Pause the video and play it when you're ready.

This is what I thought.

Maybe we could have the word bright to describe the lightning.

Maybe we could have it zigzagged across the sky.

Show me a zigzag.

Zigzagged across the sky.

How did it do it? Perilously.

Perilously, which is another way of saying dangerously.

This is our next noun.

We've got the word thunder.

I can totally imagine it being really loud thunder.

So same again.

You need to write down the noun, and then you need to write down an adjective, a verb, and an adverb that go with the noun.

Pause the video and play it when you've done that.

This is what I thought.

We could have the furious thunder.

Normally we would use the word furious for a person who is really cross, but I think we can use it to describe the thunder.

And the thunder clapped.

Not like this, but when we say that the thunder claps, it means it makes a really loud banging roaring noise.

How did it do it? Deafeningly.

If you do something deafeningly, it means it's so loud that it almost deafens you.

It almost means that you can't hear anything anymore.

Well done.

If you see anything on the screen you want to write down, you can pause the video and do that.

So on the same piece of paper, so you already will have two nouns, and this is going to be your third noun.

On the same piece of paper can you write down this noun? The wind.

The wind, I can imagine there being a strong wind out at sea.

So write down an adjective, a verb, and an adverb for the wind.

Pause the video now and play it when you've done that.

This is what I thought.

We could have the tempestuous wind.

That's a fun word to say, tempestuous.

And that's a word to describe a wind that's really strongly blowing, almost you'd.

if you stood in a tempestuous wind, you'd probably get knocked over by how strong it was.

This is my verb, howled.

The wind howled.

The next noun is this one, the rain, because I definitely think it's raining out at the sea, out at sea.

So pause the video, write down your adjective to describe the rain.

Maybe it's torrential, maybe it's pouring rain.

Pause the video and play it when you're ready.

This is my adjective, driving rain.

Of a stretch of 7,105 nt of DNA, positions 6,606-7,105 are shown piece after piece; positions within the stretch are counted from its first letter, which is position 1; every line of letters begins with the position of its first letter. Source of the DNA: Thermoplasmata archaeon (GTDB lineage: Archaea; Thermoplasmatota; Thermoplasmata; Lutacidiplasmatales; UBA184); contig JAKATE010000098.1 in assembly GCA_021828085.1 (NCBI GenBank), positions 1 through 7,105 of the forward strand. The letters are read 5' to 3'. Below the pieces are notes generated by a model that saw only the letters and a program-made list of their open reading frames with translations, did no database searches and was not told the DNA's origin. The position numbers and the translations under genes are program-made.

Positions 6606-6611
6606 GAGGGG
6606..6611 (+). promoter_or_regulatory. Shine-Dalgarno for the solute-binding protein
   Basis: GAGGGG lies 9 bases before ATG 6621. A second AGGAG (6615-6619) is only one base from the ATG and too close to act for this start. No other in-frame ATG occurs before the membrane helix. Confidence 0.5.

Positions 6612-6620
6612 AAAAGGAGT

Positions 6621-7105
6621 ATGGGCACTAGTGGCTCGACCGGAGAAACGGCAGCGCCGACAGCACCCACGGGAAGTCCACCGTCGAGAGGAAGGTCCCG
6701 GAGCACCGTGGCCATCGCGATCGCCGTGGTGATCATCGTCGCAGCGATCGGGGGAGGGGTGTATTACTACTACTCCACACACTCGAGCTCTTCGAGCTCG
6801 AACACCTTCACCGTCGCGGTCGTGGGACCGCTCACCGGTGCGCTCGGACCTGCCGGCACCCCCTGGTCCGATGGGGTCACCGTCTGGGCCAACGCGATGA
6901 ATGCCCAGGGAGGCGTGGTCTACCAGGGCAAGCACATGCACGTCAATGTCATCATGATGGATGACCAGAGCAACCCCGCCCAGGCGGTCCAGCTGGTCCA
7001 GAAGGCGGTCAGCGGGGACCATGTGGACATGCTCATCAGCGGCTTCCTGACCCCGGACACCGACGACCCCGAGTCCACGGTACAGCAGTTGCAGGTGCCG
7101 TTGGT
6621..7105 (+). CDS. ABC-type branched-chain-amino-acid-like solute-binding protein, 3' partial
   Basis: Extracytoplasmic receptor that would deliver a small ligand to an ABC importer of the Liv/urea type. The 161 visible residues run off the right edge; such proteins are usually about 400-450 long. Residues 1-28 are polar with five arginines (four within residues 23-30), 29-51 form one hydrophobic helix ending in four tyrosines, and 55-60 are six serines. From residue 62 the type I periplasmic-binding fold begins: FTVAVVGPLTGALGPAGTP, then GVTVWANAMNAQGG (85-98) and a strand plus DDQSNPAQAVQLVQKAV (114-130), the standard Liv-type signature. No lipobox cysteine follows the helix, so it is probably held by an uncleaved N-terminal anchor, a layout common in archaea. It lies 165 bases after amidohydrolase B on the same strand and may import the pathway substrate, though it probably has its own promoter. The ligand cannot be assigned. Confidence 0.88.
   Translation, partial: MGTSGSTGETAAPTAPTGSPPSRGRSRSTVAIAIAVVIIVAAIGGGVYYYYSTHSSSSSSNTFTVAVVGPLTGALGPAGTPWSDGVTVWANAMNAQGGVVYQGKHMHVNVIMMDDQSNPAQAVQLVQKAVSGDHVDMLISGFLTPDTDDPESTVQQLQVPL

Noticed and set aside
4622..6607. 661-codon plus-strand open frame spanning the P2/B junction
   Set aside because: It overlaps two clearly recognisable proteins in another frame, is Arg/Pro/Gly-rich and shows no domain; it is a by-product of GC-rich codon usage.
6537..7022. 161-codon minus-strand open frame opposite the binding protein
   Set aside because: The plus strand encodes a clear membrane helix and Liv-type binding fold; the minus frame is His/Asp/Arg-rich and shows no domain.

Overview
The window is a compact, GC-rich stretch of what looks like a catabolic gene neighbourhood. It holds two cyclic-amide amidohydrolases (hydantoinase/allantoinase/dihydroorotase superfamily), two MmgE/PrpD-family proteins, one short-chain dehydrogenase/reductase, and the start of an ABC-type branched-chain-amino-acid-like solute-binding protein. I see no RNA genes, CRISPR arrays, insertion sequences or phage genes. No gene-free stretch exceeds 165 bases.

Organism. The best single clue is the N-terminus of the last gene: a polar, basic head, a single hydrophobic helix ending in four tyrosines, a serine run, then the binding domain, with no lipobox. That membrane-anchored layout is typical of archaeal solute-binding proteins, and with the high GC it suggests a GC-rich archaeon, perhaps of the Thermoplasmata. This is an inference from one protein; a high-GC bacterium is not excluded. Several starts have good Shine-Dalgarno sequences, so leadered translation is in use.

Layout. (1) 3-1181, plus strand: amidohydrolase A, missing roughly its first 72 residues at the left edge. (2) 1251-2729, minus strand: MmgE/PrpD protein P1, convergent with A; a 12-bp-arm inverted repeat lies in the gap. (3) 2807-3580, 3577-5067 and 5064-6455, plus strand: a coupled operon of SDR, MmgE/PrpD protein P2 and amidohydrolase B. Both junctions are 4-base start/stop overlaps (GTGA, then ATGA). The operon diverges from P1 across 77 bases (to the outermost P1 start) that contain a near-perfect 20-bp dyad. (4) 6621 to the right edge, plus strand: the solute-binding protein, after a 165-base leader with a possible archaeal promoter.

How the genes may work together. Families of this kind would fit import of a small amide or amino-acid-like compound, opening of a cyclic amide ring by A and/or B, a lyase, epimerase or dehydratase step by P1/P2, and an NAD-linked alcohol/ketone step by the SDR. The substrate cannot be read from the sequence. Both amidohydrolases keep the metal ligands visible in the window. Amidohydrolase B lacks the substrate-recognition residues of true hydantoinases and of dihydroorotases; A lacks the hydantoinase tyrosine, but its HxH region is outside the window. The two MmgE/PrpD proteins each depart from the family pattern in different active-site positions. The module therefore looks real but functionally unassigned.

I remember that word in our build up.

The driving rain, which means it's raining really, really hard.

This is my verb lashed, the driving rain lashed down.

And this is my adverb, relentlessly.

So that means it didn't stop raining, it carried on and on and on and on.

If you see anything on the screen that you want to write down, you can pause the video and do that now.

So the thunder, the lightning, the wind and the rain using your vocabulary.

Here are some of my examples.

Bright lightning zigzagged perilously above the fishing boat.

So I've used all those four words in bold from my vocabulary map, but I've just added a little bit of extra detail to tell my reader where it was, above the fishing boat.

Here's my next one.

Furious thunder clapped deafeningly in the sky.

And again, you can see those words in bold are the words I used on my vocabulary map, but I just added an extra bit of detail about where that thunder was clapping.

So pause the video now, write down four sentences using your vocabulary from your vocabulary maps.

Pause the video and play it when you're ready.

The next thing to think about is the fishermen.

So set up a new page like this, and you can do a quick sketch of him in the middle, and then two different headings.

What had he been doing, and what did he do to the robin? There's a picture of him from the clip, but it doesn't matter, you don't have to draw him looking like that at all.